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Showing posts from September 25, 2015

Elisha’s Fountain

Elisha’s Fountain ‎ Ain es-Sultan, Elisha’s Spring, by which Jericho was once supplied with water, still exists and wells forth copiously from the earth. It flows into a pond or reservoir. The temperature is eighty degrees Fahrenheit. Near it stand two mills in a state of dilapidation. The fountain is shaded by a large fig tree. Enough water flows from this spring to irrigate the whole plain of Judea. This is supposed to be Elisha’s Spring, referred to in 2 Kings, chapter 2, 19–22—the waters which Elisha healed. The land around the spring now belongs to the Sultan of Turkey. His agents had the land sown in wheat in this neighborhood, which was ripe when we passed through it in April. Between this fountain and the modern Jericho the Russians have secured three or four acres of land, where they have a convent and a school. They irrigate the soil with the water from Elisha’s Spring, and the wealth of vegetation seen on these premises gives us some idea of what the land was in the days w…


Mahanaim ‎Mahanaim from northwest

God Answereth Job out of the Whirlwind

God Answereth Job out of the Whirlwind ‎ Then the Lord answered Job out of the whirlwind, and said, Who is this that darkeneth counsel by words without knowledge? ‎Job 38:1, 2

I and the Father are One

I and the Father are OneJohn 10:30 The statement in 10:30 that “I and the Father are one” has been an important battleground of theology. The first matter to note is that the word “one” here is neuter (hen) and not masculine (heis), so the text is not arguing for a oneness of personalities or personae (to use the Latin concept) but rather something akin to a oneness of purpose and will. The point being made then is that protecting the sheep (Christians) here is a joint task of the Father and the Son. Having made this point, however, it must be stated immediately that there is no intention here of speaking about two separate gods or of asserting the Arian denial of Jesus as God. Such ideas find no support in Johannine Christology. The clear thesis throughout the Gospel from the Prologue (in which the Word is declared to be God, 1:1) to Thomas’s climactic confession (“My Lord and my God!”20:28) is that Jesus is God. No other affirmation would be adequate for John. Moreover, John always …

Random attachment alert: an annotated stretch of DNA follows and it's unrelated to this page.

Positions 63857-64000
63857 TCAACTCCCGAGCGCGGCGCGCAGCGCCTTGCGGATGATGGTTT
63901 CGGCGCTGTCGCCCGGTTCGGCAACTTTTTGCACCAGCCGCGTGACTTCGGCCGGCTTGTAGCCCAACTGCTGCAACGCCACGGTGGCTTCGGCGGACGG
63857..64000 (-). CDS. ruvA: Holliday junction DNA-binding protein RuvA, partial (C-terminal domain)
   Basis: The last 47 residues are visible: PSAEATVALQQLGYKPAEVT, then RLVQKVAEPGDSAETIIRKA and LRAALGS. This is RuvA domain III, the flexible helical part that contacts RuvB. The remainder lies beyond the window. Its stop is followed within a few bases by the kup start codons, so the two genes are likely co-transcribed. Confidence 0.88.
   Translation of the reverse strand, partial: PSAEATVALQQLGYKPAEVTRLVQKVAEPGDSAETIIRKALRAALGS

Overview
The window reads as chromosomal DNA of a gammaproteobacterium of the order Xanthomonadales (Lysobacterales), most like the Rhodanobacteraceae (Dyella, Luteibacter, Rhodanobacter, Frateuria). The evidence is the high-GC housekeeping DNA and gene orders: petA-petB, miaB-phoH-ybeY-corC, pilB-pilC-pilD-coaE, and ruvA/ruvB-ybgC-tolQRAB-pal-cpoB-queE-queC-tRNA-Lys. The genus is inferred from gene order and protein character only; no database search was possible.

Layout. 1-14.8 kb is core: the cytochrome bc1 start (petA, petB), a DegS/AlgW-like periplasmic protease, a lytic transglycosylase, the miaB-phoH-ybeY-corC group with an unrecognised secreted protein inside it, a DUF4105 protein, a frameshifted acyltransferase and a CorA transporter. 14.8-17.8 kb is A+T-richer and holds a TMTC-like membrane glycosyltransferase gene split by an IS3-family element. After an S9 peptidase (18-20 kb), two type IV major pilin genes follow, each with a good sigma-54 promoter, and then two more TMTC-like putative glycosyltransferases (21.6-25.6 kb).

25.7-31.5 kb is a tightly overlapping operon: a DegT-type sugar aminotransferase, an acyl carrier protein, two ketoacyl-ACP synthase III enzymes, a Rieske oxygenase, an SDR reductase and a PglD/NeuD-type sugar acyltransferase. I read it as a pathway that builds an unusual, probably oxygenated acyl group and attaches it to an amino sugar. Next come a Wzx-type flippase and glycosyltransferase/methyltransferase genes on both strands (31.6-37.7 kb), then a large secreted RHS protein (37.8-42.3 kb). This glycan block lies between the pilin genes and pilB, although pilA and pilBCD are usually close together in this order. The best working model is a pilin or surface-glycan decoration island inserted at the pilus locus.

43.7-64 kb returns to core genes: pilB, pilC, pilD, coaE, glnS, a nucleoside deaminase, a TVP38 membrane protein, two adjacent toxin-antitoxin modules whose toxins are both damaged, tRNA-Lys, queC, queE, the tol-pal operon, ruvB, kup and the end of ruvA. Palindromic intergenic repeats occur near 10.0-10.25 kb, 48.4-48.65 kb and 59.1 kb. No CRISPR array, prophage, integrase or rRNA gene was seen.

Thoughts for the Quiet Hour

September 25
  The life which I now live in the flesh
        Gal. 2:20
I expect to pass through this world but once—therefore, if there be any kindness I can show or any good thing I can do to any fellow human being, let me do it now; let me not defer or neglect it, for I shall not pass this way again.

Marcus Aurelius

Hardman, Samuel G., and Dwight Lyman Moody. Thoughts for the Quiet Hour. Willow Grove, PA: Woodlawn Electronic Publishing, 1997. Print.

Connect the Testaments: A One-Year Daily Devotional with Bible Reading Plan

September 25: Visions, Revelations, and Questions
Zechariah 6:1–7:14; Acts 22:22–23:22; Job 29:13–25